Australia is in pretty good economic shape, but will the end of JobKeeper change that?
Covid? What Covid? From what I’ve seen the pubs and clubs are bustling, sports stadiums are getting crowds, believers are congregating in their places of worship and woah this light rail to campus is actually kind of crammed.
With the first vaccines being rolled out in Australia last week, life is returning to back to the good old days right?
Well, yes and no. Economic forecasts are certainly looking positive with Deloitte Access Chief Economist Chris Richardson stating “we got this” in response to his outlook on business conditions for 2021.
In the last 7 months, 800,000 jobs have been recovered and the Commonwealth Bank of Australia has estimated that Australian households have now attained an additional $100 billion in savings as a result of all the stimulus measures.
Bye Bye JobKeeper…
JobKeeper is set to end at the end of March, and some tabloids, politicians and analysts are labelling it to be the “fiscal cliff” that is going to induce mass unemployment in our economy.
The amount of jobs still protected by the subsidy is a significant 1.5 million, but considering JobKeeper was subsidising 3 million jobs in October, the trend is heading downwards and will eventually get to a point where the policy is propping up unsustainable businesses.
These so called “zombie businesses” are only surviving as a result of the subsidy and rooting them out is critical to ensuring our economies resources are being allocated to where they can reap the most benefits.
Nevertheless, the end of the subsidy is a frightening idea with RBA Governor Phillip Lowe, conceding that there would most likely be a “blip up” in the unemployment rate for the 1 to 2 months after JobKeeper ceases.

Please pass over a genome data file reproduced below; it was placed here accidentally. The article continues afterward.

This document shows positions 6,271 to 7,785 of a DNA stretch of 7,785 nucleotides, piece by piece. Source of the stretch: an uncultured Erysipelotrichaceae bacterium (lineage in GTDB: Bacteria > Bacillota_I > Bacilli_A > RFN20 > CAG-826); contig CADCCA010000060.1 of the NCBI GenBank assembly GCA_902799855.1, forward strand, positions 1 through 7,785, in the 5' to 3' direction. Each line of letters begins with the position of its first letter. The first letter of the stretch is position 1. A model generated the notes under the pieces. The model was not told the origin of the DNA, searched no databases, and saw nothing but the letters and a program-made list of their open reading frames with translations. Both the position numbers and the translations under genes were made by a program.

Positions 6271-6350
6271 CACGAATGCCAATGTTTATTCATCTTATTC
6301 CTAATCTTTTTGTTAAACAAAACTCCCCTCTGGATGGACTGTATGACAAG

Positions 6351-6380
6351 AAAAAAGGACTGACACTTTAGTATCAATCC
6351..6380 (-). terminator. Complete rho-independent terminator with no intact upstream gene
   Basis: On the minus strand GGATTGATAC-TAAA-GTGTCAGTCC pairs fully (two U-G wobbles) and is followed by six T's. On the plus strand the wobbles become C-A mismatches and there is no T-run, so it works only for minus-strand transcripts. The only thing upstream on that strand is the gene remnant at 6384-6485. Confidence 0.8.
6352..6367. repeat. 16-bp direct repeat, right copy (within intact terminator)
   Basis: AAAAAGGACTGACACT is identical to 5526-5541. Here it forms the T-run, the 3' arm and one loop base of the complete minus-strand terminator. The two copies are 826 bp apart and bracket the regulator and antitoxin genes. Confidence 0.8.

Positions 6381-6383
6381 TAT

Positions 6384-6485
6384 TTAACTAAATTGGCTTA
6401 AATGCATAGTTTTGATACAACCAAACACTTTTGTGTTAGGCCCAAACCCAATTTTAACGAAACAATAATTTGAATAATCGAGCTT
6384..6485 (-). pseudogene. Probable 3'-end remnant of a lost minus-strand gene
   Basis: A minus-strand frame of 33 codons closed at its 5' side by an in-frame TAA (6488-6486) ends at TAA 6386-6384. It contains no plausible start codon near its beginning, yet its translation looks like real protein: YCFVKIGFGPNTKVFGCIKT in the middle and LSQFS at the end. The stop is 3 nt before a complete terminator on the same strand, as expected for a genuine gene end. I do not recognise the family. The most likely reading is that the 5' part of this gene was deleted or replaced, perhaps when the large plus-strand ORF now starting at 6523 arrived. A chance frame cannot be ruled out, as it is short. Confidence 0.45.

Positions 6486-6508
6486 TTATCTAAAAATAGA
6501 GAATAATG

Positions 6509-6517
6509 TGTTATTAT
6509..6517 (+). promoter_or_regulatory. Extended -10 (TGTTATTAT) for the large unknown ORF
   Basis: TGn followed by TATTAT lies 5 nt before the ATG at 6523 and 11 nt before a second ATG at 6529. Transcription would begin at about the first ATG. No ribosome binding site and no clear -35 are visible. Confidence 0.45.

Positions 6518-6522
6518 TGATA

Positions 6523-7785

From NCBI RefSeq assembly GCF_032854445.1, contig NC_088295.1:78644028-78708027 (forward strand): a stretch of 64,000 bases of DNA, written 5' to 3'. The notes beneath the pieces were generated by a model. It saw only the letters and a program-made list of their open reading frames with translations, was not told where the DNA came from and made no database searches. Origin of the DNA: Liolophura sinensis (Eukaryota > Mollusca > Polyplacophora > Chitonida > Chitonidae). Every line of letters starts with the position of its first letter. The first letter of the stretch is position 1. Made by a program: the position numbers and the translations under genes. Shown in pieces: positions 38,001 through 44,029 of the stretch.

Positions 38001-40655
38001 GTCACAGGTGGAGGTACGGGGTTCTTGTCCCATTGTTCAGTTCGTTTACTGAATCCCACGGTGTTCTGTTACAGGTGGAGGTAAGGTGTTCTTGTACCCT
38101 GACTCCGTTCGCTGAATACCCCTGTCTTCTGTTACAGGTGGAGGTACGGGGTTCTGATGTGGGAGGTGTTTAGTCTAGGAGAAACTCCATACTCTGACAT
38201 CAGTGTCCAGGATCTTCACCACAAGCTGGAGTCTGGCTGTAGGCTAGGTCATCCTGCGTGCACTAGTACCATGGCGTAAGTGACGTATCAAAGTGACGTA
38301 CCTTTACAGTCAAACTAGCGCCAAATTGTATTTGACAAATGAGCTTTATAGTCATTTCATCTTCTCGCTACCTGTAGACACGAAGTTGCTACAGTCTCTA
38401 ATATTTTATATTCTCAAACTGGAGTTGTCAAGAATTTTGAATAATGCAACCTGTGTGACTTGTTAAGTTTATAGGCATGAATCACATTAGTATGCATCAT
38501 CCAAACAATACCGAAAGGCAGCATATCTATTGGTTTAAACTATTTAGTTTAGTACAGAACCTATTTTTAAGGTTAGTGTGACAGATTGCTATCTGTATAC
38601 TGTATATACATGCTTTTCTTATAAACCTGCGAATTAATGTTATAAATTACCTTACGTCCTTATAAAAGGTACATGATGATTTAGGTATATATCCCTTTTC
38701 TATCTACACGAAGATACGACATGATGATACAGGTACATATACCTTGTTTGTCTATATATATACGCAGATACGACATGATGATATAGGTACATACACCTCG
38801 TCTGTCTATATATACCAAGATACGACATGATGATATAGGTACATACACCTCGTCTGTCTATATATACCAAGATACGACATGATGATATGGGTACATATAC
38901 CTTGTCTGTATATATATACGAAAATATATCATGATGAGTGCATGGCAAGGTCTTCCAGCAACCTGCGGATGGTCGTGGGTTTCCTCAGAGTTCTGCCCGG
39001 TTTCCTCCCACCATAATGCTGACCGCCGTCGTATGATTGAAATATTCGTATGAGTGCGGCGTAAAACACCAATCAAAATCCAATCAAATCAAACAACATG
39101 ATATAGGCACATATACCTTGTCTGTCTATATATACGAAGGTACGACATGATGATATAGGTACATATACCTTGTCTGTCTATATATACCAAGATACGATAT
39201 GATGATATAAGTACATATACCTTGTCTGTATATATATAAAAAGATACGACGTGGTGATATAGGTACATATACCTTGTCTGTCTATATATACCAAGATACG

It is timely then that the government this week has announced a $50 per fortnight increase to JobSeeker, the support measure that any workers who cannot be retained post JobKeeper will receive.
The JobKeeper payment will be $307 per week at the start of April, which depending on your perspective is a suitable or outrageously low amount.
Suitable in the sense that, you would think a rate of $43.86 per day would certainly incentivise people to not rely on the dole and be long term unemployed, because as a single source of income that amount is not possible to live on.
Conversely, it is outrageous that thousands of workers who are used to receiving payments ranging from $650 to $1200 per fortnight will have to suddenly adapt to living on $614 per fortnight.
Australia’s unemployment support as a share of individuals previous income when they were in work is the second lowest amidst the OECD nations. If not for the recent increase, Greece, an economy that is basically broke, was supporting their unemployed better than us.
Travel loses its glitz and glamour…
The notion that JobSeeker funds a bunch of slackers is not the case here. These are mainly people in the highly skilled sectors of aviation and tourism, who will have to undergo immense hardship through no fault of their own.
There is a case for a more targeted stimulus policy beyond JobKeeper, and there are a few interesting ideas out there that could revolutionise Australia’s welfare system.